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I have a book that says "we use present perfect for something that happened in the past without a specific time and still continue until now". Then what should I use if it happened in the past with a specific time and still continue until now?

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It's better to consider that the present perfect represents a completed action that could have taken place at any time in the past, right up to the present. If you say

I have seen that movie

I know that you've viewed that movie at some time, but I don't know exactly when. It could have been three days ago, or you could mean that you have just seen that movie, having walked out of the theater moments before.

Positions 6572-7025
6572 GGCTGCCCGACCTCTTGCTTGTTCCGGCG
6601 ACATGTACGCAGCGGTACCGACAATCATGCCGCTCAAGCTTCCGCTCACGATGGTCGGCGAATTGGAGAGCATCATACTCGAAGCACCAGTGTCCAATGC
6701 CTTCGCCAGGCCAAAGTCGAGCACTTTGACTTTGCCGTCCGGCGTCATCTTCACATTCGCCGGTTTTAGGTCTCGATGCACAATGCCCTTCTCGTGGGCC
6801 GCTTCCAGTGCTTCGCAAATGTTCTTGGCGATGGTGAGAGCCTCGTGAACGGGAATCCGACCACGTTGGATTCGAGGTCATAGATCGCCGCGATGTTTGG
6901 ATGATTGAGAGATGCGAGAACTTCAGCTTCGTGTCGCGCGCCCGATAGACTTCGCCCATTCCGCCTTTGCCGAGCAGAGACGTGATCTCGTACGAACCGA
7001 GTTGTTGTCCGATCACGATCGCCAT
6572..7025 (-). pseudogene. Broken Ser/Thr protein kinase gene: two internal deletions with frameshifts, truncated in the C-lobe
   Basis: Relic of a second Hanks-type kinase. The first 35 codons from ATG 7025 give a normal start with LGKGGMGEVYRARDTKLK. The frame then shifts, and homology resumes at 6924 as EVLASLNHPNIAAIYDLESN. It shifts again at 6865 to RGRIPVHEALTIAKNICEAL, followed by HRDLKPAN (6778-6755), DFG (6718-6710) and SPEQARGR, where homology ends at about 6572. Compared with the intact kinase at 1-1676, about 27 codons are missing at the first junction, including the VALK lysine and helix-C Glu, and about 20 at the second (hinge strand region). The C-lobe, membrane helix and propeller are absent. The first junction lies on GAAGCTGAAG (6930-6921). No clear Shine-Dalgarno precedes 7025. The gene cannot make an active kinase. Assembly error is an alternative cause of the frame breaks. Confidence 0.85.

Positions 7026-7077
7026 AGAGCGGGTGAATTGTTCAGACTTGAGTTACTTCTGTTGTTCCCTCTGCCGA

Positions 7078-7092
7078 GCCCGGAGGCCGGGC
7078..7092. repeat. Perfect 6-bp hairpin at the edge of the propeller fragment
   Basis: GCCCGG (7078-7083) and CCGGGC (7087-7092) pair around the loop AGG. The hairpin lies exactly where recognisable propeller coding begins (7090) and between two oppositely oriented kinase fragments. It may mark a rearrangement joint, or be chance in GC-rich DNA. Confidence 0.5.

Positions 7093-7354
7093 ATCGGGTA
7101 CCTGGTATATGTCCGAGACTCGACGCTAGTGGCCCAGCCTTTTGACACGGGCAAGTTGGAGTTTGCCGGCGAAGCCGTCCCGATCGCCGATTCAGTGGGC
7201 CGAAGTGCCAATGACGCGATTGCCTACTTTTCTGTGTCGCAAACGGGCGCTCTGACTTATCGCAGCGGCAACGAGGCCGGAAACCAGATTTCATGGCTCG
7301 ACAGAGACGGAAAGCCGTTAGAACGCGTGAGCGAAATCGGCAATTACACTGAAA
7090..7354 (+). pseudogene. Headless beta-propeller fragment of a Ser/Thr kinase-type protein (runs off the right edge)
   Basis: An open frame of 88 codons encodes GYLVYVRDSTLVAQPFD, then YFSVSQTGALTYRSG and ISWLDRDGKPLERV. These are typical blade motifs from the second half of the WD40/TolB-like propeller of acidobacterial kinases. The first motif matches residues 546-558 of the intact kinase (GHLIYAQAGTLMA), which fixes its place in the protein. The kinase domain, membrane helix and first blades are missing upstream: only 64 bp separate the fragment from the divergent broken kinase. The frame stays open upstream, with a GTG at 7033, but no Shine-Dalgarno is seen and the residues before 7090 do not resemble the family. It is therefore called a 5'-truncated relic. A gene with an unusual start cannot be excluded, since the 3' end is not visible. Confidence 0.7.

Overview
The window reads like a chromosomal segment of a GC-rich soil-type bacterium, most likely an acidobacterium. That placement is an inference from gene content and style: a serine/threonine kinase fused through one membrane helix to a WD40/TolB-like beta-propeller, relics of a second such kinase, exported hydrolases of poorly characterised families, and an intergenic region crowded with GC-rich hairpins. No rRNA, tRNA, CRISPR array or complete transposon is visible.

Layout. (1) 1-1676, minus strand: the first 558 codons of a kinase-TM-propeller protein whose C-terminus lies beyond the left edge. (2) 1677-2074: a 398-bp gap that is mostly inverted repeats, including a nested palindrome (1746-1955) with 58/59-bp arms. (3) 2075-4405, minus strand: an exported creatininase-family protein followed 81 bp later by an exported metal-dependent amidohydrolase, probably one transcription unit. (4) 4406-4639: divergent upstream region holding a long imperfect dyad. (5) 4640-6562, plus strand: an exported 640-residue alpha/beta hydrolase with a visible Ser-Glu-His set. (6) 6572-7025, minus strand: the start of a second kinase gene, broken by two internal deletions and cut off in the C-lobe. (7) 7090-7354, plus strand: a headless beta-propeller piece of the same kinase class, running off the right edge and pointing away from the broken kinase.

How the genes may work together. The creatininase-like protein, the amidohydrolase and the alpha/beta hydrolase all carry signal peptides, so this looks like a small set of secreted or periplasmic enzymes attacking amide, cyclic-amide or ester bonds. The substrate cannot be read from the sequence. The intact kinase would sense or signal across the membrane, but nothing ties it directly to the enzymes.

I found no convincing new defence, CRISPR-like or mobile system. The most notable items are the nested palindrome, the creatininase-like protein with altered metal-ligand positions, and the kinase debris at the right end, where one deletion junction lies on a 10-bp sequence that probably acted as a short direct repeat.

If you're talking about a singular completed action, then it's over and done with, and it can't continue until now. If you want to talk about ongoing action, you may use the present perfect progressive:

Q: Did you do your homework?
A: No, I have been watching television.

You started watching television at some past time, but I don't know exactly when, and I don't know when you stopped. It could have been any time after you started, including right up to now.

  • So that means I should use "Ive been working here since 2015" instead of "I was working.."? – user178049 Jun 2 '16 at 3:43
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    @user178049 Yes, I was working here [in 2015]" talks about an ongoing action in the past, i.e., not a singular event but action over an interval, but that interval is over. With I've been working here since 2015, the interval continues up to the present moment. – deadrat Jun 2 '16 at 4:15

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